Hundred-word Reviews for February 2016, Part 2

Today’s hundred-word reviews focus on a variety of rock-oriented releases; all are (more or less) current.


The Sideshow Tragedy – Capital
As a rule – at least to my mind – the guitar-and-drums-duo gambit is completely played out. It’s been done and dusted; when I hear most any of the seeming countless purveyors of the style, I wish for bass guitars and keyboards. Well, The Sideshow Tragedy is an exception to that rule. There’s power and finesse, and even subtlety within the arrangements of the nine songs here. It helps that Nathan Singleton is both a fine, expressive vocalist and guitarist. I can’t tell you that these tunes wouldn’t be better with additional players, but you won’t miss the extra instruments.


Jimbo Mathus – Blue Healer
Shame on me: I’ve been sitting on this disc far too long (it came out nearly a year ago). Like the discs before it, Blue Healer is a knowing synthesis of many American musical styles. Jimbo Mathus is a master of ’em all, and he writes catchy tunes. In a just universe, he’d be the biggest thing in rootsy rock, pushing bro-country off the airwaves. You wanna know what a real hybrid of country and rock sounds like? Get out your old Jason & the Scorchers records. Or listen to this. On second thought, just listen to this. That good.


Vinnie Moore – Aerial Visions
I’m no fan of hair-metal; you’ll find exactly zero albums by those bands in my very large collection. But now and then I do like some quality shredding on the ol’ electric axe. And that’s exactly what’s on offer on Aerial Vision. Do you dig Joe Satriani, Gary Hoey, Steve Vai? Then you’ll dig this instrumental collection from UFO guitarist Vinnie Moore. And if you’re one who insists on a high melodic quotient along with your guitar shredding, well, you’re in luck: no Yngvie showoffy nonsense here. These are songs, not merely canvases for guitar wankage. Fun start to finish.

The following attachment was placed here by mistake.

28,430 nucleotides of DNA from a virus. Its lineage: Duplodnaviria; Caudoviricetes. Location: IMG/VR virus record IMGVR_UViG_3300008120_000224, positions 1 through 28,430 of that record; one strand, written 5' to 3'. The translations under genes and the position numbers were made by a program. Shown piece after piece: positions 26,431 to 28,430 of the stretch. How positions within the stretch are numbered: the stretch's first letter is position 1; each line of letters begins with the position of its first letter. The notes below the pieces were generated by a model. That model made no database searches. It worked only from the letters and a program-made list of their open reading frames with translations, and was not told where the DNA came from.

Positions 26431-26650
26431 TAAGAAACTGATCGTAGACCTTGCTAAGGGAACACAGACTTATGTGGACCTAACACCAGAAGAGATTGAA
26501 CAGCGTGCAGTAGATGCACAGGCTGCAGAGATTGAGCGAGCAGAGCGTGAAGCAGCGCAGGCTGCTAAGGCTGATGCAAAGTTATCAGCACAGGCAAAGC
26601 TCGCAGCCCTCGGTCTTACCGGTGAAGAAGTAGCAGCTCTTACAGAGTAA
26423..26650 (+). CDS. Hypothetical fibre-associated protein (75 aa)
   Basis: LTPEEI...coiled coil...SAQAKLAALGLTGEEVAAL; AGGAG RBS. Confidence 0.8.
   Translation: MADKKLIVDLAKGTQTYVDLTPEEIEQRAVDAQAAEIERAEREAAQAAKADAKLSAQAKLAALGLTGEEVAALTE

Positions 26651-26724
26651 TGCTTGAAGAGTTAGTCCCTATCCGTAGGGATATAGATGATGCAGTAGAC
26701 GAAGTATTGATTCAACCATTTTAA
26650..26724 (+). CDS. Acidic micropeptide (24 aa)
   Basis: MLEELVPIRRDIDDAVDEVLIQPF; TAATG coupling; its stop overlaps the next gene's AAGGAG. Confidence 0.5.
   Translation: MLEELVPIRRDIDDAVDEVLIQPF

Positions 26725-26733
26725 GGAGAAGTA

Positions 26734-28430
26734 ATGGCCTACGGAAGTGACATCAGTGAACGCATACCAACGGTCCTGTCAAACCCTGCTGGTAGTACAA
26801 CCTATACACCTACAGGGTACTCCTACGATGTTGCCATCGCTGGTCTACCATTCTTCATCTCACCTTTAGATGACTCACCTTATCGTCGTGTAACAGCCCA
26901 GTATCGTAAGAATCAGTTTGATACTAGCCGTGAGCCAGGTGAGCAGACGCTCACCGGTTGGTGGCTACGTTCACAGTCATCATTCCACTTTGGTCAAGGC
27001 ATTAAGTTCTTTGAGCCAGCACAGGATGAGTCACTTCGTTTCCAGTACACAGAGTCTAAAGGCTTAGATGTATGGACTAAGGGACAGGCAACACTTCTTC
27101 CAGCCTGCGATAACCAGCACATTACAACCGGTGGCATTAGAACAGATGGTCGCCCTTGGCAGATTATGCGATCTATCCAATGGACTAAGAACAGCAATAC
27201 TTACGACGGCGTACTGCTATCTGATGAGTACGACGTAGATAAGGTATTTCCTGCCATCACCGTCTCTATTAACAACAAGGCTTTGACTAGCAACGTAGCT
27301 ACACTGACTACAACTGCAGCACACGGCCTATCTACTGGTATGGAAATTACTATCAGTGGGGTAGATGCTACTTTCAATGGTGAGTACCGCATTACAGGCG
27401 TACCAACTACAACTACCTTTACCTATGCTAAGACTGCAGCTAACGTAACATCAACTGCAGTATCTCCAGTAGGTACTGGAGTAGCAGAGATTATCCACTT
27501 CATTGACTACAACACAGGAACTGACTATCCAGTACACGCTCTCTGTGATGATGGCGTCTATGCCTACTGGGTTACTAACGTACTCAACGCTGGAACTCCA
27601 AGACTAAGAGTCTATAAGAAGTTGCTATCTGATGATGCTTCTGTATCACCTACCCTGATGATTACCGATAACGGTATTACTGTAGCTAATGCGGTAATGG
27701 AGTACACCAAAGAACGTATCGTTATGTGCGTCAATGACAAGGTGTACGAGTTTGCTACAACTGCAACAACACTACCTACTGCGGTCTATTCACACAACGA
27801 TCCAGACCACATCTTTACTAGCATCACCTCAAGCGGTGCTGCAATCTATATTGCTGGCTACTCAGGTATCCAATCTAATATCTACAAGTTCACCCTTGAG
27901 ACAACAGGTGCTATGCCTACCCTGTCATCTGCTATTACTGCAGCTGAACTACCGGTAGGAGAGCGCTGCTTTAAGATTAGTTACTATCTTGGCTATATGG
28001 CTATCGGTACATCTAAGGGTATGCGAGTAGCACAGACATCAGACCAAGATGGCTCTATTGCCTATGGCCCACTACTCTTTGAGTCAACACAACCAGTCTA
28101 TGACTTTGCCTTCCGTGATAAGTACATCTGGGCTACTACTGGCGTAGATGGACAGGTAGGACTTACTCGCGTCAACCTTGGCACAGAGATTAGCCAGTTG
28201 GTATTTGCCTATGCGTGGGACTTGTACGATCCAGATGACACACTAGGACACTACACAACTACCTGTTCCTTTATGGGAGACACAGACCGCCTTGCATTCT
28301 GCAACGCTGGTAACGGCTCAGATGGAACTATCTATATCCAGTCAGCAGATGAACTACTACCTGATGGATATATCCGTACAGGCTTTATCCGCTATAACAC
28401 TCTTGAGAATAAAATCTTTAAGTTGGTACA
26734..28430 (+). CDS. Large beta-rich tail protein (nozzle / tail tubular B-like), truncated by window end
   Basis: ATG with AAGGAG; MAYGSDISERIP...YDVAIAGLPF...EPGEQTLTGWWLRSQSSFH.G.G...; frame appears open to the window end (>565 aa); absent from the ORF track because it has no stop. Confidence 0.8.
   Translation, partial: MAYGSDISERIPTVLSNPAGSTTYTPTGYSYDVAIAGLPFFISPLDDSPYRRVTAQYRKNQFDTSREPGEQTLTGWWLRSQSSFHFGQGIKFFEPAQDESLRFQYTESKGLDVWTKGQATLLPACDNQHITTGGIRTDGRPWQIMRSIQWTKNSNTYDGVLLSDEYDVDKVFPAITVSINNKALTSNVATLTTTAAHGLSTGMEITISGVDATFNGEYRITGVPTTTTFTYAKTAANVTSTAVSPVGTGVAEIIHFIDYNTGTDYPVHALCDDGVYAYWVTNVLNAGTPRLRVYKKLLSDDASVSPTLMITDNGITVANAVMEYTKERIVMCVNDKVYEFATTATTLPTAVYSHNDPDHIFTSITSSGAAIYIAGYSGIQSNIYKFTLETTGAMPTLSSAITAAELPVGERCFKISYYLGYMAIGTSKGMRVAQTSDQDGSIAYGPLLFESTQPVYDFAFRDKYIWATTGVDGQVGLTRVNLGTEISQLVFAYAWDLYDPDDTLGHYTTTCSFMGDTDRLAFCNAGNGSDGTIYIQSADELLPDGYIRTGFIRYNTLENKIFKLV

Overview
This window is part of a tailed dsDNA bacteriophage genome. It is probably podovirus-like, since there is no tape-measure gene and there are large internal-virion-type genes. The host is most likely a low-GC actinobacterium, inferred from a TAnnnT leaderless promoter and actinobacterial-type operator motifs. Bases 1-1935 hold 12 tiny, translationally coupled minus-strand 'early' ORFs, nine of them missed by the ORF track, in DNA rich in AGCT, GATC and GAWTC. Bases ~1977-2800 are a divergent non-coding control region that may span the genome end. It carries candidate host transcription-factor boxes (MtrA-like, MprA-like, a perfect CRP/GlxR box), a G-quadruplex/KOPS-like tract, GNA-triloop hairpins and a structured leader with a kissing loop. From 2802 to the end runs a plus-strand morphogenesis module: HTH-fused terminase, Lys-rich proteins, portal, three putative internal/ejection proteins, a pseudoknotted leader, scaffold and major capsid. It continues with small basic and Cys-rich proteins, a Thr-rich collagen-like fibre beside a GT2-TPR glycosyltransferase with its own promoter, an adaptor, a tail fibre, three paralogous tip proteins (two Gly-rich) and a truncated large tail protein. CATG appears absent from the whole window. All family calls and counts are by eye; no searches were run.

Cutting Crew – Add to Favourites
Chances are, you’ve never heard anything at all by Cutting Crew besides “(I Just) Died in Your Arms Tonight.” And guess what: that was waaay back in 1985. Here’s another surprise: they’re still around and making music. In fact they have been all along, save 1993-2005. A muscular horn section is now part of their sound, and it’s quite an appealing one. They don’t really sound like anybody else, though their sound has hints of both 70s pub rock and 90s mainstream rock. Add to Favourites is a very nice album, one without a whiff of nostalgia. Check it out.


Downes Braide Association – Suburban Ghosts
Yes (so to speak), that’s Geoff Downes of Yes (and Asia, and the Buggles) plus another guy. The other guy (Christopher Braide) is the vocalist here, and the sound of this outfit is a kind of updated take on 80s synth-based pop. They sound more than a bit like A-ha on the twelve tracks on this disc. I was underwhelmed by their earlier EP, Dreaming of England, but something’s changed between then and now, as this is a much stronger collection. The dramatic arrangements sometimes suggest more weight than the lyrics can support, but it’s thoughtful and catchy stuff nonetheless.